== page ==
Street Poets is finally putting down permanent roots here in the South Los Angeles community we’ve served for the past 25+ years. Thanks to generous capital grants from the Annenberg Foundation (Explore.org) and another prominent Los Angeles-based foundation, our poetry and music-infused arts intervention organization has purchased a 4,860-square-foot building as the future Street Poets Center for Community, Culture & Wellness. Ideally situated across the street from John Adams Middle School just south of downtown Los Angeles, the center will include a recording studio, media lab and community space for youth poetry performances and writing circles, as well as African and Mexica/Aztec dance and drumming workshops.
“If Street Poets had been here in this community when I was growing up, I’m pretty sure I wouldn’t have joined a gang and taken such a hard road to get to where I am today,” says veteran Street Poet David Sanchez, who now runs his own organic gardening business. “15 years ago, I had to get locked up to find Street Poets. With this new community center, we’ll be catching lost kids like I was before they get caught up in the System. I’m just grateful I’ve survived long enough to be a part of the solution, and in the same neighborhood where I used to be a part of the problem.”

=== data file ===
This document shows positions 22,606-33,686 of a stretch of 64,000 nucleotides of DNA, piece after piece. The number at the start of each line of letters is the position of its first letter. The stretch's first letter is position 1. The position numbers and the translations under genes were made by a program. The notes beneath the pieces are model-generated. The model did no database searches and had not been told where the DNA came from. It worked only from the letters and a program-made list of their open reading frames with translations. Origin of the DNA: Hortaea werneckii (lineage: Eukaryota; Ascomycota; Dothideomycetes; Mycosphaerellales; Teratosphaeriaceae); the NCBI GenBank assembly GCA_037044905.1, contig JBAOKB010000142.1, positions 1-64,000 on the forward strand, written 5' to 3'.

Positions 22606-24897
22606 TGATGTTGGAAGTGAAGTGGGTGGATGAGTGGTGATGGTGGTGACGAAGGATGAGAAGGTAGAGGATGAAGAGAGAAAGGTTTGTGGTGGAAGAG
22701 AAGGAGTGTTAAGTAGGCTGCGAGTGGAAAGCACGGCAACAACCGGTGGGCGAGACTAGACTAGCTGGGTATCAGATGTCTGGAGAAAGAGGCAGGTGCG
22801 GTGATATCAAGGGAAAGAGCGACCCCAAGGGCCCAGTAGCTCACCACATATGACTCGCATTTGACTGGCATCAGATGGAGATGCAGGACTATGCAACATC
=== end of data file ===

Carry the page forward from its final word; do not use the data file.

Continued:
Former gang member Jason Quezada, who also met Street Poets as a youth while serving time in a Los Angeles County Probation camp for boys, knows John Adams Middle School well. “I got kicked out of there for fighting when I was like 13 years old,” he remembers. Now a successful construction contractor, Jason cut the deadbolt on Street Poets’ future home when our Founder Chris Henrikson and architect Eli Garsilazo managed to lock themselves out the day after Escrow closed. “There is definitely poetry in the fact that our organization, first born behind bars and barbed wire, had to call on one of our formerly incarcerated alumni to break into the building we’d just purchased,” Henrikson mused.
P.S. Camp Miller, the L.A. County probation facility that once detained Street Poets David Sanchez, Jason Quezada and countless other wayward youth including current Street Poets board member Taylor Code Maxie Jr., is now closed for good. “I never thought I’d outlive that place,” Taylor said, shaking his head in awe, “let alone be around to help create an inspiring alternative to it.”